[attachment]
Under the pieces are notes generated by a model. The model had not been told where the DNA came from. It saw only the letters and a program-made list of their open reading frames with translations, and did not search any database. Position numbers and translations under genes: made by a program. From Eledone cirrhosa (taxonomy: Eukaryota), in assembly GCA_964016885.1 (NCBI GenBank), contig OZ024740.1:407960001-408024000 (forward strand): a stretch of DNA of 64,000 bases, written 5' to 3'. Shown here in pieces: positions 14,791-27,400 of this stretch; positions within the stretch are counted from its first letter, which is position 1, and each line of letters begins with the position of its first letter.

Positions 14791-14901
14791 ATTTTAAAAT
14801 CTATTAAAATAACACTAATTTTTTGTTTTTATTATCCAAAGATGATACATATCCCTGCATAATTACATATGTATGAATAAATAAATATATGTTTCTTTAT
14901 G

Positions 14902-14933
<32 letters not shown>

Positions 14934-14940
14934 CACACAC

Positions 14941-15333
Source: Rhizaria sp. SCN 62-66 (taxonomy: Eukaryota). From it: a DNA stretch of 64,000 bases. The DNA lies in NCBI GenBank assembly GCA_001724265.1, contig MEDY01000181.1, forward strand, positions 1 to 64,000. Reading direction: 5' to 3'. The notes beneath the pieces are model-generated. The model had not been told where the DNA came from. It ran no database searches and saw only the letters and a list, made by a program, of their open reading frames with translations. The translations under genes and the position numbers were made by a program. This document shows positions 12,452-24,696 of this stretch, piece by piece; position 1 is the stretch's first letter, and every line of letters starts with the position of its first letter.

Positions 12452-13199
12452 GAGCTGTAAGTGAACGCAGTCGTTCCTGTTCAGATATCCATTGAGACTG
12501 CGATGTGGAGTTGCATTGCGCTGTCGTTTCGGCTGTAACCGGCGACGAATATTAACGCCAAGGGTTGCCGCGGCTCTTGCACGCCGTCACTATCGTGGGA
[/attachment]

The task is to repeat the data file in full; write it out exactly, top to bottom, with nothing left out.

Under the pieces are notes generated by a model. The model had not been told where the DNA came from. It saw only the letters and a program-made list of their open reading frames with translations, and did not search any database. Position numbers and translations under genes: made by a program. From Eledone cirrhosa (taxonomy: Eukaryota), in assembly GCA_964016885.1 (NCBI GenBank), contig OZ024740.1:407960001-408024000 (forward strand): a stretch of DNA of 64,000 bases, written 5' to 3'. Shown here in pieces: positions 14,791-27,400 of this stretch; positions within the stretch are counted from its first letter, which is position 1, and each line of letters begins with the position of its first letter.

Positions 14791-14901
14791 ATTTTAAAAT
14801 CTATTAAAATAACACTAATTTTTTGTTTTTATTATCCAAAGATGATACATATCCCTGCATAATTACATATGTATGAATAAATAAATATATGTTTCTTTAT
14901 G

Positions 14902-14933
<32 letters not shown>

Positions 14934-14940
14934 CACACAC

Positions 14941-15333
Source: Rhizaria sp. SCN 62-66 (taxonomy: Eukaryota). From it: a DNA stretch of 64,000 bases. The DNA lies in NCBI GenBank assembly GCA_001724265.1, contig MEDY01000181.1, forward strand, positions 1 to 64,000. Reading direction: 5' to 3'. The notes beneath the pieces are model-generated. The model had not been told where the DNA came from. It ran no database searches and saw only the letters and a list, made by a program, of their open reading frames with translations. The translations under genes and the position numbers were made by a program. This document shows positions 12,452-24,696 of this stretch, piece by piece; position 1 is the stretch's first letter, and every line of letters starts with the position of its first letter.

Positions 12452-13199
12452 GAGCTGTAAGTGAACGCAGTCGTTCCTGTTCAGATATCCATTGAGACTG
12501 CGATGTGGAGTTGCATTGCGCTGTCGTTTCGGCTGTAACCGGCGACGAATATTAACGCCAAGGGTTGCCGCGGCTCTTGCACGCCGTCACTATCGTGGGA